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    If your balloon framing is the same as this balloon framing then your joists should still bear all the weight since they rest on the same bottom plate as the walls. Was there not a tub in the spot before where you plan on putting this one?

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    DIY Senior Member Nate R's Avatar
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    Hmm, I guess I again left out details. My tub is on the 2nd floor. And it's the 2nd floor joists I'm concerned about. Yes there was a tub in the same place. But, because of sagging joists, it's tremendously off level. If you took a shower, you had to kick some of the water to the drain because it would sit in the side of the tub. But this tub wasn't even connected to the studs at all on the long side. It may be in the front, as I don't have that wall off yet. The back is open. (It's from the 1940s or so.)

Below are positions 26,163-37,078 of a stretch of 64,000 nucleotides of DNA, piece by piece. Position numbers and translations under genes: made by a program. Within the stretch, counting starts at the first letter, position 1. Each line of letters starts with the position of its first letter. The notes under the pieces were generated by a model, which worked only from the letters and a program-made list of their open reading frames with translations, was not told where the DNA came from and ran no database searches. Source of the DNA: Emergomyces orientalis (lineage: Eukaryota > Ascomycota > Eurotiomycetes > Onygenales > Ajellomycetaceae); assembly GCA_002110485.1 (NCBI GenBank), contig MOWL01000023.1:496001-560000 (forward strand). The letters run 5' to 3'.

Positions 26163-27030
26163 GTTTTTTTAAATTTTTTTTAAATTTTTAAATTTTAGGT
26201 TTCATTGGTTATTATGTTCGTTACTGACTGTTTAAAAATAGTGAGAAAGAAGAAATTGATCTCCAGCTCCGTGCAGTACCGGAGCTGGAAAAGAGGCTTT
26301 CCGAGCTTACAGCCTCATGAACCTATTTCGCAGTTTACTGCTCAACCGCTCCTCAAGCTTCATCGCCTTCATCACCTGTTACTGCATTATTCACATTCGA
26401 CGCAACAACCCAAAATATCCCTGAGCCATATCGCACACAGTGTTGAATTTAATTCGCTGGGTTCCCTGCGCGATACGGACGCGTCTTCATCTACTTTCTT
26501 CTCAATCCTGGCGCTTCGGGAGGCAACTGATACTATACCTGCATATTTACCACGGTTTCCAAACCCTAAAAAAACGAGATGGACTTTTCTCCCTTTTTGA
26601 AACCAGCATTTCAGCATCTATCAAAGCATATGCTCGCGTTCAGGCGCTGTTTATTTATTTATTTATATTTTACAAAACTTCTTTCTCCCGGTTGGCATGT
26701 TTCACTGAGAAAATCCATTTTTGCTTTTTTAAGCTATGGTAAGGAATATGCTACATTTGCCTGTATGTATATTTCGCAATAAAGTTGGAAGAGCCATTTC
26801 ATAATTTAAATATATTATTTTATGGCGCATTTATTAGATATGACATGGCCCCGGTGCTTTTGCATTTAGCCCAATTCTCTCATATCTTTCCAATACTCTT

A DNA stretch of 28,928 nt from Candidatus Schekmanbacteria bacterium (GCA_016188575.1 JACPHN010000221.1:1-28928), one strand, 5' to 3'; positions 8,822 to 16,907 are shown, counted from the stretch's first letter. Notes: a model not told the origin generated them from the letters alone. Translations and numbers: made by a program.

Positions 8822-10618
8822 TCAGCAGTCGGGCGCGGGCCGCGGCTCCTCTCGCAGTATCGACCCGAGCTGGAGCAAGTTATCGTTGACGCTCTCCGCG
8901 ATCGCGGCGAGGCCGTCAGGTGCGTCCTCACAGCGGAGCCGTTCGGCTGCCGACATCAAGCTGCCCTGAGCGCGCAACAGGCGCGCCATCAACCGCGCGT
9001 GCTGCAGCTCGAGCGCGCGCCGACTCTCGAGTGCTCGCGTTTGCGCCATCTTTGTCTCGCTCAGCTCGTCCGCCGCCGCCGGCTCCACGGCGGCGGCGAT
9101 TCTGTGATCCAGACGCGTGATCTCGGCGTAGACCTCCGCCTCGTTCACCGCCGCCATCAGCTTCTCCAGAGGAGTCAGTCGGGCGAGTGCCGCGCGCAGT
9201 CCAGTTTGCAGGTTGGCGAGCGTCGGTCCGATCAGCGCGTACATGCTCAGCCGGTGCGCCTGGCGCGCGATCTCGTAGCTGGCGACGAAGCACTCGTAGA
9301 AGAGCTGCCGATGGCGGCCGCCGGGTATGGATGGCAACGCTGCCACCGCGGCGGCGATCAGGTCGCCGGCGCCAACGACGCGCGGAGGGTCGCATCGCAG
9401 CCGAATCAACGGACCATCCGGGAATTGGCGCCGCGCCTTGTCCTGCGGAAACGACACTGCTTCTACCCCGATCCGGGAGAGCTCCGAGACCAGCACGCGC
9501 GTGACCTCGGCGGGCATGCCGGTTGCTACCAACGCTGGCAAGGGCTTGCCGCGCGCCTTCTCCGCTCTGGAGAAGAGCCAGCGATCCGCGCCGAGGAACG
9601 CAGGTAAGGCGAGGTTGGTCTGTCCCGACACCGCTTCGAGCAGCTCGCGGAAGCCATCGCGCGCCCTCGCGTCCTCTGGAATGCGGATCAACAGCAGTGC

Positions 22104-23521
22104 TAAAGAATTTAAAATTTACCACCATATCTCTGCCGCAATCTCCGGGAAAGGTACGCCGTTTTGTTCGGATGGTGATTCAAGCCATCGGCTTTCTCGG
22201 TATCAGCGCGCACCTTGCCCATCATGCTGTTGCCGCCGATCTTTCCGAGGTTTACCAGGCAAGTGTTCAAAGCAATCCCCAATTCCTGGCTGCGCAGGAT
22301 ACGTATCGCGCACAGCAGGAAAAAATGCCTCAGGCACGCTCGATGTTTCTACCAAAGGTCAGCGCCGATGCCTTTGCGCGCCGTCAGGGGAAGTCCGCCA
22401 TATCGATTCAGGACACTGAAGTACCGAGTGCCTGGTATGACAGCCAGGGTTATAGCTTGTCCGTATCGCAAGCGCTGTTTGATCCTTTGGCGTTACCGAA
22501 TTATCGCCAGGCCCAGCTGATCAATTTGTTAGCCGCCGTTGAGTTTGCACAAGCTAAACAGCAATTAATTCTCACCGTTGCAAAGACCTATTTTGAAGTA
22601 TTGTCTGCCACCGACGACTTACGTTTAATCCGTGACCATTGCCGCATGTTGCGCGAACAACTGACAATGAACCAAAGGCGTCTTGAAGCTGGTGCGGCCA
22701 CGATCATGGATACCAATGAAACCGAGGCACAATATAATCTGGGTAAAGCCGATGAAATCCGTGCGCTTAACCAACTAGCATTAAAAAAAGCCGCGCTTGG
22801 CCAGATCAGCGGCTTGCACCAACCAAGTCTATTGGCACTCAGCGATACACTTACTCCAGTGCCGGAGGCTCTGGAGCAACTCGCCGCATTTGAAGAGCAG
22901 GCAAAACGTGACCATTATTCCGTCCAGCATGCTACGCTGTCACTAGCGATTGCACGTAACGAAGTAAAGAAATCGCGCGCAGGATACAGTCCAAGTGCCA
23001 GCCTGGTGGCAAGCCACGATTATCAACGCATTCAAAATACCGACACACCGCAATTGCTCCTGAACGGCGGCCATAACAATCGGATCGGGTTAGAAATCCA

My only concern is that the joists would deflect too much to the point that the weight would then bear on the studs the tub is connected to. I can't see a fiberglass tub flange being able to support that much weight without shearing around the screws that would hold it in.

  10. #10

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    If the joists are sagged and you can see them you'll need to sister up some new joists and if possible use hangers. I guess I was taught how to do this stuff by an old schooler but I wouldn't buy a tub that said I couldn't put it in a morter bed. Sounds wrong to me.

    Tom

  11. #11
    DIY Senior Member Livin4Real's Avatar
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    ahhh, gotcha, didn't think to consider it was on a second story. In that case, I would think the wall studs would bear a good amount of the weight and adding sister joists would just increase the load on the wall studs, if it is old school balloon framing where the wall studs go all the way from the bottom sill to the top sill of the second story. I don't suppose there's an area on the first floor under the bathroom that's hidden where you could add a screwjack (like the ones used under beams in basements, etc.)? This is a good dilemma for a structural engineer to figure out.